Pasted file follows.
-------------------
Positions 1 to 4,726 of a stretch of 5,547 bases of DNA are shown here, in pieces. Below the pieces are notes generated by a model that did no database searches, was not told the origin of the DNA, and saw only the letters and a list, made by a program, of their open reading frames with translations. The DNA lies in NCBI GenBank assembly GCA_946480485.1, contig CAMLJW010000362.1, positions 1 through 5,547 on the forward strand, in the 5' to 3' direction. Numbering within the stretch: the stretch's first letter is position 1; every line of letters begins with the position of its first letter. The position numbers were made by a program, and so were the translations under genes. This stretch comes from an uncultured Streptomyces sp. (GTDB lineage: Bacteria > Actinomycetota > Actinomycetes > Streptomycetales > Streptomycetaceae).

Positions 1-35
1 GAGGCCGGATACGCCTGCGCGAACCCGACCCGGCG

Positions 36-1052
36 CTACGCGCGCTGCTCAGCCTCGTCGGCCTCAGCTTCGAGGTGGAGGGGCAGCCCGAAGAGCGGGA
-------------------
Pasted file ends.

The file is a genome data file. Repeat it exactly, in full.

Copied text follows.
Positions 1 to 4,726 of a stretch of 5,547 bases of DNA are shown here, in pieces. Below the pieces are notes generated by a model that did no database searches, was not told the origin of the DNA, and saw only the letters and a list, made by a program, of their open reading frames with translations. The DNA lies in NCBI GenBank assembly GCA_946480485.1, contig CAMLJW010000362.1, positions 1 through 5,547 on the forward strand, in the 5' to 3' direction. Numbering within the stretch: the stretch's first letter is position 1; every line of letters begins with the position of its first letter. The position numbers were made by a program, and so were the translations under genes. This stretch comes from an uncultured Streptomyces sp. (GTDB lineage: Bacteria > Actinomycetota > Actinomycetes > Streptomycetales > Streptomycetaceae).

Positions 1-35
1 GAGGCCGGATACGCCTGCGCGAACCCGACCCGGCG

Positions 36-1052
36 CTACGCGCGCTGCTCAGCCTCGTCGGCCTCAGCTTCGAGGTGGAGGGGCAGCCCGAAGAGCGGGA